Wednesday, June 27, 2012

building stuff and reading

I've had extra time this summer for reading. I love it.  The kids have been playing outside with the neighbors any chance they get.  They don't seem to mind the heat at all.  When we get hot, we all just go get in the pool.  That's pretty much the routine this summer; play outside while I sit and read on the pew, then we go swim.  

He's been busy with his toolbox.  This little gal is our neighbor.  She is often Lou's assistant.  She once told him she might want to marry him.  He avoided her for two weeks.  He finally told her he didn't want to get married.  To her or to anyone.  Ever.  They seem to be speaking again.

Lou managed to get some scrap wood from a few friends so he's been building. When he scored some longer 2x4s today, he was more than pleased. 

He made something everybody could enjoy, some balance beams.

Here's what I've been reading. I really prefer a good nonfiction.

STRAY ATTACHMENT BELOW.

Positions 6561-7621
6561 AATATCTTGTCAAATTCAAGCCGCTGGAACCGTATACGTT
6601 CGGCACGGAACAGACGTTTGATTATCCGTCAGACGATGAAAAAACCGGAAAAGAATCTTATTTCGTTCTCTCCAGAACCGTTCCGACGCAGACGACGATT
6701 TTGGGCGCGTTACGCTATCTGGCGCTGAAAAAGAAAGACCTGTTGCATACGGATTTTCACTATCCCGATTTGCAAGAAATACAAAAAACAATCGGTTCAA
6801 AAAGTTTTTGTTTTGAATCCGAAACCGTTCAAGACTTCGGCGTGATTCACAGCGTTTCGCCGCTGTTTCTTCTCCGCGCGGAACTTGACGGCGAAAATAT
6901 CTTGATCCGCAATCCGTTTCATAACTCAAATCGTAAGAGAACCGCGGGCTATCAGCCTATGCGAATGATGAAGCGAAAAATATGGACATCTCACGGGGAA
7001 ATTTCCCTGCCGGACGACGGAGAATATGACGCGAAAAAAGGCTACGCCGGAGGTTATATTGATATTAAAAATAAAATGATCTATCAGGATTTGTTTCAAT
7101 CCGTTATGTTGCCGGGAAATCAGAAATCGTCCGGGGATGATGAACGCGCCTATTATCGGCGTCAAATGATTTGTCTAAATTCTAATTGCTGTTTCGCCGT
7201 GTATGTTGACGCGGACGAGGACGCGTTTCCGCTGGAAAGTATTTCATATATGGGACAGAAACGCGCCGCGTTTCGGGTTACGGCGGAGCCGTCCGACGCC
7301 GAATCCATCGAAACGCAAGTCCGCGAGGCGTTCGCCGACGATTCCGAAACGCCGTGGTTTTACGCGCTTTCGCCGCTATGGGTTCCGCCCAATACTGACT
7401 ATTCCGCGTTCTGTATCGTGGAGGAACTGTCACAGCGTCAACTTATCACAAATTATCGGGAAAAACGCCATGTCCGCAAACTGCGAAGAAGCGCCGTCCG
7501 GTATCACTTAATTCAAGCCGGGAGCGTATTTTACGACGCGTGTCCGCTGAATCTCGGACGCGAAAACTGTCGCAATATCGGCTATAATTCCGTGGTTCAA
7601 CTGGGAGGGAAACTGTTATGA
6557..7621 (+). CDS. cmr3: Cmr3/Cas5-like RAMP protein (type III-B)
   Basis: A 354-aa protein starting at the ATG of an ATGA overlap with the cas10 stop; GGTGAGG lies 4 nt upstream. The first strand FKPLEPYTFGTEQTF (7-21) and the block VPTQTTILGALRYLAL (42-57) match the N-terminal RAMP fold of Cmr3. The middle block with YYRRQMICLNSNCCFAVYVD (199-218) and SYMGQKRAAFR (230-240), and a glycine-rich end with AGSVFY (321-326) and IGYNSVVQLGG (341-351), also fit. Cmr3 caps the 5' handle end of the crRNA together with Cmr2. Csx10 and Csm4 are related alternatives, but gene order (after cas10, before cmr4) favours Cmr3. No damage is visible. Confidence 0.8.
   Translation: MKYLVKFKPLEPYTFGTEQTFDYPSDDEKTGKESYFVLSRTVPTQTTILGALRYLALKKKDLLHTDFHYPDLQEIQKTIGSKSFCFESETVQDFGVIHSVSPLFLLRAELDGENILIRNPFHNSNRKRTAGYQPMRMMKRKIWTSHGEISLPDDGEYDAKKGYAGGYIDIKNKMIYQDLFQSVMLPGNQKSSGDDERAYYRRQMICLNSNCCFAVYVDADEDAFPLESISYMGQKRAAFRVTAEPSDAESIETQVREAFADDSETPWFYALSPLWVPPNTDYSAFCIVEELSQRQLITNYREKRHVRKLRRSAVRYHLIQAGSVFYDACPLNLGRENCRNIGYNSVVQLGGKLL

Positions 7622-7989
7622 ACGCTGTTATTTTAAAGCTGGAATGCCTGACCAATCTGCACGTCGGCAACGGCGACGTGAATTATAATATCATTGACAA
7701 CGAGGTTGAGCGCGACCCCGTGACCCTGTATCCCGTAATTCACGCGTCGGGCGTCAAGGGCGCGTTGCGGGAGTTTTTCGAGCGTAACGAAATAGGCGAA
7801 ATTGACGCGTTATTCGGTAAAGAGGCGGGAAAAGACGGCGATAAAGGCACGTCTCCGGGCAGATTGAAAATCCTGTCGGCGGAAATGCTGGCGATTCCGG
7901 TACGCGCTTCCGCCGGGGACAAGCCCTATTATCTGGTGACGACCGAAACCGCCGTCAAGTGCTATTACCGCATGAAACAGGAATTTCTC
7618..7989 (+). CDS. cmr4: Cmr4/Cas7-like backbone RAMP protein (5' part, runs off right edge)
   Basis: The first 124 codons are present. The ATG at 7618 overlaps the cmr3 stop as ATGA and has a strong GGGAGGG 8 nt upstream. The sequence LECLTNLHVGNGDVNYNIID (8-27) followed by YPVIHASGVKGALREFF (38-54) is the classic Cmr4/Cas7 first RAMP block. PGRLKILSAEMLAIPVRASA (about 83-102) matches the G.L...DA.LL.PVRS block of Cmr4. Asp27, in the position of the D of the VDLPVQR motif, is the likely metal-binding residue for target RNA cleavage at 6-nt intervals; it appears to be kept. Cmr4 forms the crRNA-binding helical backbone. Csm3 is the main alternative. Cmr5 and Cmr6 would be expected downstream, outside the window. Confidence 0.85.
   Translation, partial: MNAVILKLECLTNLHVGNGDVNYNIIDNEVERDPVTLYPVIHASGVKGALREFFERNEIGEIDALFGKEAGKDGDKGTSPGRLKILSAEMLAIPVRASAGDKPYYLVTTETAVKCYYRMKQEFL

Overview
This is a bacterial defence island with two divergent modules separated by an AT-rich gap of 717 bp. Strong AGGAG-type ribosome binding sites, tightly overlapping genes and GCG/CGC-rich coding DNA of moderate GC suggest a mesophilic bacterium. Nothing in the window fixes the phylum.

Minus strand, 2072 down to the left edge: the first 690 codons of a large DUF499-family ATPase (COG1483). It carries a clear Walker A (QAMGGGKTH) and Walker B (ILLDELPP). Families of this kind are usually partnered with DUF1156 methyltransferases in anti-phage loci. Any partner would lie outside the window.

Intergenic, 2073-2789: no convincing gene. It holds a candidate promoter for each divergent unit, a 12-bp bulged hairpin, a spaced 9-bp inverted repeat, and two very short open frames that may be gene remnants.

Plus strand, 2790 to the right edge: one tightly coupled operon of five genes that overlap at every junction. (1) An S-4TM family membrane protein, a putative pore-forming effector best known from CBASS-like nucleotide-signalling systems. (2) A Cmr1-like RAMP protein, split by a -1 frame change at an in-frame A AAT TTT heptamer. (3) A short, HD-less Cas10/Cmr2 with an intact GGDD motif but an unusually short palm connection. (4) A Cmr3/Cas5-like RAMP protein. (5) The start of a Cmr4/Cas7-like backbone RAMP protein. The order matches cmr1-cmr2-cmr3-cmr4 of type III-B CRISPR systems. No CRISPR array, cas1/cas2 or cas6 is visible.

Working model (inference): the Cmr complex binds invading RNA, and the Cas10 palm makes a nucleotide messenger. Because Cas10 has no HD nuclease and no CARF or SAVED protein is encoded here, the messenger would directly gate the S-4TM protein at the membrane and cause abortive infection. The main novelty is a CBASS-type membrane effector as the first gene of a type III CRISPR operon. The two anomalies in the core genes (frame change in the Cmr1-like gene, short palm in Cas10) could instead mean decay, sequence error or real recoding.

Look Me in the Eye:  My Life With Aspergers  by John Elder Robinson.  This was a great book my sister passed on to me.  John lived the first 40 something years of his life knowing he was different than other people, but not having a name for it.  He has led such an interesting life and is a great storyteller.  This book made me think of students from years past.  He has another book, Be Different, it's on my list.

Nuture Shock by Po Bronson and Ashley Merryman.  This was a great read.  It is full of current research concerning parenting and child development.  There was an excellent chapter on teaching kids self control and another on sleep that I really liked.  Also good stuff on siblings and why kids lie.  The whole book was full of good info. 

Outliers by Malcolm Gladwell.  I really enjoyed this book although it had less to do with 'school' that the others.  It examines what factors lead to people being successful.  He has a few other books that are going on my list, Blink and The Tipping Point.

Imagine: How Creativity Works  by Jonah Lehrer.  This book was more scientific than the others, but still a fun read.  It explored what settings make for the most creative environment and how big companies like google and pixar get the most creativity out of their employees.  It had some good info for teachers and parents about how to encourage your own creativity as well as that of your little people. 

A few others on the list are:  The Dumbest Generation and Einstein Never Used Flashcards.  Are you reading anything good this summer?  What's on your list?

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